Tired of the COVID Lockdown? Here is What a Responsible Reopening Strategy Would Look Like
People are getting tired of the COVID-19 lockdown. Surveys show that a majority still put a greater priority on protecting public health than on reopening the economy, but either way, we would all prefer a way to do both. A plan released yesterday from the Harvard-based Safra Center for Ethics shows that is possible, if we are willing to take the necessary steps.
The Roadmap for Pandemic Resilience (“The Roadmap,” in what follows) is not the first try at finding a way to safely reopen the economy, but it outclasses all previous attempts with its a realistic timetable, fact-based quantitative benchmarks, and a detailed institutional structure. By comparison, the vague guidelines offered by the White House are little more than slogans and aspirations. Here are the key features that distinguish The Roadmap from other reopening plans:
Testing. The White House talks of expanding testing from its current rate of 150,000 or so a day to 300,000. That is barely enough to test people who have severe symptoms, let alone enough to test nonsymptomatic essential workers to make sure they do not spread the virus or to conduct the random surveillance testing we need to know exactly where the virus is (and is not) in our communities. The Roadmap calls for 2 million tests a day, quickly rising to 5 million. Sound like a lot? Those numbers fall only in the middle of a range of credible testing estimates reviewed by the Kaiser Family Foundation, but they are enough if the right people are tested at the right times.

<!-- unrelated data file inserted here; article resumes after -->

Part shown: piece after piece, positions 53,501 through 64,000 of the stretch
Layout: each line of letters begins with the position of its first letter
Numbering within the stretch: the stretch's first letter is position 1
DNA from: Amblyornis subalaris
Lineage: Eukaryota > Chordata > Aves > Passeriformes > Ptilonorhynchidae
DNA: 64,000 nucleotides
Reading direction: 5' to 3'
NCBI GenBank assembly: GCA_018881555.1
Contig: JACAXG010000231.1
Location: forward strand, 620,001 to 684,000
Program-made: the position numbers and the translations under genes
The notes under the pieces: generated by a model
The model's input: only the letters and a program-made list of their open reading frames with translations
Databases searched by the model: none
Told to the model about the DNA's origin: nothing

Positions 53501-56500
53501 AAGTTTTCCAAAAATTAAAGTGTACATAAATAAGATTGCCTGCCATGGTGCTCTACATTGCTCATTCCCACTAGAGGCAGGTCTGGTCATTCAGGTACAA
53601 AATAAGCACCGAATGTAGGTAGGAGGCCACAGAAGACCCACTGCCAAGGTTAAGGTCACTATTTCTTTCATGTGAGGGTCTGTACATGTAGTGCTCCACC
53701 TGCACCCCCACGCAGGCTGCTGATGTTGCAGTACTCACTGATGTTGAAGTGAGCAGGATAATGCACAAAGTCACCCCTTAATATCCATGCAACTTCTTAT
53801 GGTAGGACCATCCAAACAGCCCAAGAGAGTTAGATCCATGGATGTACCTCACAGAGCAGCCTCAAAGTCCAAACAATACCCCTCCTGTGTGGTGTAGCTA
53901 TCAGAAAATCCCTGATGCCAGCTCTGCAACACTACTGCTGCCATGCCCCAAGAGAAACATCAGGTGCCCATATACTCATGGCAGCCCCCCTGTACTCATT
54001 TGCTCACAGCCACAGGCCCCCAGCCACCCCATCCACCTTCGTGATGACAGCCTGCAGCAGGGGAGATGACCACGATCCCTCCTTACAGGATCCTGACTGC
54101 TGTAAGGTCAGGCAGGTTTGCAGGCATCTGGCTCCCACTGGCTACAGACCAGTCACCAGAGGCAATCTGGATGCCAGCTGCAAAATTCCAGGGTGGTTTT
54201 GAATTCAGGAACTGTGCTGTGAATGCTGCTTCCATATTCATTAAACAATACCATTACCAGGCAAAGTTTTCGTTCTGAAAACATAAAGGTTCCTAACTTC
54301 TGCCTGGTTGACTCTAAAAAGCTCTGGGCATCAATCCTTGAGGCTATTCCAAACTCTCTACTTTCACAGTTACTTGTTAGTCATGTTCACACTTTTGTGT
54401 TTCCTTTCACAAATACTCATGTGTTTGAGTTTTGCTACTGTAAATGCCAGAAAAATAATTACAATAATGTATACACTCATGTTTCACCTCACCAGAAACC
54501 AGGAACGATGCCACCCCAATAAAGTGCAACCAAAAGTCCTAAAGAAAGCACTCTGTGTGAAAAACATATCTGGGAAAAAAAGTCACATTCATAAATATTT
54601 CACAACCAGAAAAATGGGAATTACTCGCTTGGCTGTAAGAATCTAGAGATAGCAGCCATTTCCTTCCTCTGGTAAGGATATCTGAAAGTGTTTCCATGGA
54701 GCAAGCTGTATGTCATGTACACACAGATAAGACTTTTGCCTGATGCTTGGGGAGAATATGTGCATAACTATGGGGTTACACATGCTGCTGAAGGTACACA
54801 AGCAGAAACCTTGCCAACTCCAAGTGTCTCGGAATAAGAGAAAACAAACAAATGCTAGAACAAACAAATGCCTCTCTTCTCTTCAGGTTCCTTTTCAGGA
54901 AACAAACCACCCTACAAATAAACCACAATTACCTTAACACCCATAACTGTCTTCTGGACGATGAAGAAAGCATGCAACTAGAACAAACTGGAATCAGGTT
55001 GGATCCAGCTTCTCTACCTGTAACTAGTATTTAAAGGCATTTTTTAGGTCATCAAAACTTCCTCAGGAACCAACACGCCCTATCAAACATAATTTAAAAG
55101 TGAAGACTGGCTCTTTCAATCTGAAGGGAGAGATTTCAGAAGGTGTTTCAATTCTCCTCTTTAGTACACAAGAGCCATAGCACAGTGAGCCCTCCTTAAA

Achieving the needed level of testing is going to require careful coordination of the complex supply chain that produces diagnostic machines, swabs, reagents, and all the other necessary bits and pieces. To coordinate the effort, The Roadmap calls for a Pandemic Testing Board (PSB) at the federal level, akin to the War Production Board that the United States created in World War II. The PSB will need to do more than just manage the supply chain for existing types of tests. Innovation will be needed, both in conventional tests for the virus itself and in serologic testing for markers of immunity.
Supported isolation. Like all credible reopening plans, The Roadmap calls for testing to be followed by contract tracing and isolation of individuals who have active infections or have been exposed to the virus. What makes this plan different is its emphasis on supported isolation. To quarantine people must not be to sentence them to economic ruin.
For the essential workers who comprise some 40 percent of the labor force, support during any necessary period of isolation means full sick pay and a guarantee of a job at the end of the quarantine period. Support must also be extended to vulnerable groups like nursing home residents, the incarcerated, and the homeless. For everyone, supported isolation is needed to remove the economic desperation that drives vulnerable individuals to break quarantine and report to work while sick.